15 Apr 2021

St. Mary’s Basilica, Sydney

Throughout history Death has often been portrayed as a someone, more than just a something. Anubis and Osiris were the Egyptian gods of death, Thanatos and Hades for the Greeks, Pluto and Proserpina to the Romans. The dullahans carried their heads around Ireland tucked under their arms, while riding a black horse and calling to the dying. Yama, the Hindu lord of death, preferred to ride a black buffalo and carried a rope to lasso souls. The Poles had a female Grim Reaper in a white robe, but the German-Baltic version was masculine and in black, shouldering a scythe, and it was he who passed into Western funerary art in the Middle Ages onwards. We know him from TV ads and pop culture: a fearsome, annihilating force, stronger than life and hope, who responds to no argument or plea, and always has the last word…

At this point Christians part company with all the myths. In the first recorded Christian homilies (Acts 2:14-36 esp. v. 24; 3:12-26; 4:8-12; 5:29-32), one of which Brigid read us (Acts 10:34-43), St Peter proclaimed that, try as he might, Death could not contain Jesus. So, too, St Paul celebrated Christ’s victory over Sin and Death, and foresaw Christ eliminating this last enemy of ours (1Cor 15:26; Rom 5:14; 6:9; 2 Tim 1:10).Paul even dared mock: “So Sir Death, where is your victory, where is your sting?” (1 Cor 15:55).

What gave Peter and Paul such confidence? In a word: Easter. At Easter we proclaim the death of Death and, as Paul puts it, new public housing in heaven (2Cor 5:1,6-10). Christ invites us to follow Him safely into eternal life, for Death is no match for Him(Jn 12:23-6; Rev 1:17-8; 6:8; 21:4). To believe in Christ is to know that He rose victorious over death and so will all who belong to Him.

What might all this say to Carla, a Christian by faith and ideals, conformed to Christ by Baptism at her birth and Last Rites at her death? Her fall at the opening night of La Traviata poignantly took place amidst the high art and beauty she had long loved and promoted. It also took place as the world turned its annual gaze to a young man’s death. Like the faithful few gathered around the cross, Carla’s family kept watch by her hospital bed. She died on Holy Saturday, as Christ was harrowing hell, only hours before the proclamation that He had risen from the dead. She moved, then, not into the grim limbo of ancient nightmares, but to the bright stage-lighting of eternal life, meeting her Risen Lord face-to-face.

Our readings today resonate with further aspects of Carla’s story. In our first reading Peter declares: “The truth I’ve come to understand is that God shows no partiality, but that people of any nation who revere Him and do what is right are acceptable.” (Acts 10:34-43; cf. 11:1-18; 15:6-11) The breadth and inclusiveness of salvation speaks to a great theme of Carla’s life: that a nine-year-old girl could arrive from Italy with no English and limited education, and rise to great heights in this country, joining millions of other newcomers in enriching our shores while enjoying its opportunities. A big supporter of so-called ‘new Australians’, she long served on the boards of the Ethnic Business Awards, the Multicultural Foundation, and the European-Australian Business Council.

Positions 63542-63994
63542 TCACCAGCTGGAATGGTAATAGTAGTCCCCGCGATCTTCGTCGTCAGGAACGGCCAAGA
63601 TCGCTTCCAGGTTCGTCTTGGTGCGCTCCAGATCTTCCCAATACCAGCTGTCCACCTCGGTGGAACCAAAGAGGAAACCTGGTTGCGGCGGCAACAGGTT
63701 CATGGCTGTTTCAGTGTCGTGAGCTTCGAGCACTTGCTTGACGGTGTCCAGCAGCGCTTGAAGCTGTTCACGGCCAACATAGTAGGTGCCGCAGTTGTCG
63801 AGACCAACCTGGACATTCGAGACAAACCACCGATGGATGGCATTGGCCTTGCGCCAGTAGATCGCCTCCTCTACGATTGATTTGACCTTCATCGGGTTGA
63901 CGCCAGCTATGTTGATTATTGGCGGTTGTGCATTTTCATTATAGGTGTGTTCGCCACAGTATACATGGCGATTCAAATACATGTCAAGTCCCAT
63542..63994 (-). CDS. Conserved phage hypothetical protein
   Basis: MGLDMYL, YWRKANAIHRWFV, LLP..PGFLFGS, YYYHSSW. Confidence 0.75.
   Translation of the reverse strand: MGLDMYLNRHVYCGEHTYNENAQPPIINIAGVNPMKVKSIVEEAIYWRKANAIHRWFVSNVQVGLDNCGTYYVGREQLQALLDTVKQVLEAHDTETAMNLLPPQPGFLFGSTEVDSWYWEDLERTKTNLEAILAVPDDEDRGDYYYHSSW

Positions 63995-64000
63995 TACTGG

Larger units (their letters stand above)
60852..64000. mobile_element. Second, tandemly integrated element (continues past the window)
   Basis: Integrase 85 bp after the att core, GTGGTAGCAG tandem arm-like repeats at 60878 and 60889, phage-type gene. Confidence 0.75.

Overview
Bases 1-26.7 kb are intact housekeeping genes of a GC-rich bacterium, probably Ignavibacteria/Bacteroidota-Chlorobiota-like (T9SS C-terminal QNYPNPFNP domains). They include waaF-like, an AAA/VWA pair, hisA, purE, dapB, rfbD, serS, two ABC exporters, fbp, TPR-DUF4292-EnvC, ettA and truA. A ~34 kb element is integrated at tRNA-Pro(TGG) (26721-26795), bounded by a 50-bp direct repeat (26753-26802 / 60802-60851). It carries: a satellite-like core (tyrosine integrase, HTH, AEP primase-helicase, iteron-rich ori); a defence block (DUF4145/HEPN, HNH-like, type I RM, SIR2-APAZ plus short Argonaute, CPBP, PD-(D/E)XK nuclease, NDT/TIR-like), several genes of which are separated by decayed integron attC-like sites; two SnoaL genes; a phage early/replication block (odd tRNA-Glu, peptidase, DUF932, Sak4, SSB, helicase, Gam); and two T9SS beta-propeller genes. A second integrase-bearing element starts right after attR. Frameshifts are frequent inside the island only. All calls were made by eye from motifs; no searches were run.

What was Carla’s particular contribution? Well, it’s fortuitous that in the epistle read to us by Jillian Broadbent AC, where Paul is reaching for an image to describe the mystery of life after death, he talks of skēnous σκήνους, meaning ‘tent’, the earthly covering of our bodies, folded up as we die, only to be replaced with an everlasting one in heaven. Paul picked this analogy because he was a leatherworker himself, a manufacturer of tents, sails, clothes or smaller items with animal skins and furs (Acts 18:1-3; 20:33-35; 1Cor 9:12; Phil 4:14-16). That’s how he fed himself and funded his missions all around Europe. Carla, too, knew leather and fabrics and turned them to extraordinary ends as one of the great fashion designers, producers, retailers – and models – of our age. But if Paul is right, her great work was only an inkling of the glory with which she is now arrayed, that wardrobe that God is preparing for us all.

Mother of the Australian fashion industry, Carla Zampatti started making her own clothes at age 10 or 12. She spent the next six decades expressing her creative genius through the medium of fashion, growing a hugely successful family business, and delighting in other beautiful things such as cars and the performing arts. She told Alex that her life-long search for beauty began as a child, visiting and delighting in the churches of Lombardy, with their colours and fabrics. One was the parish church in her hometown of Lovero, near the Swiss border and about 100 km from the fashion centre of Milan. It was named for St Alessandro, as would be her first-born. It sports colourful paintings of the Marriage of the Virgin, the Nativity, Mary Magdalene at the cross, and the Pietà – all images of powerful women – and a statue of that feistiest of all woman saints, Catherine of Siena.

Christ does not romanticise human life even for great women: in today’s Gospel He warns that sacrifice precedes success. Carla knew this. After migrating to Australia her family settled in Bullfinch Western Australia. Bullfinch is no Milan! She left school at age 14 to go to work – already demonstrating her strong work ethic. Pregnant with Alex when she separated from his father in 1969, the single mother courageously built her own fashion house from scratch. The banks at the time would not lend to such women, and so Carla raised a $5,000 family loan. It was not the last time she encountered resistance to female entrepreneurship or advancement. But this brave-spirited woman would not be deterred. Her career symbolises the progress of Australian women and inspired others of all ages and backgrounds, starting with her two beloved daughters Allegra and Bianca.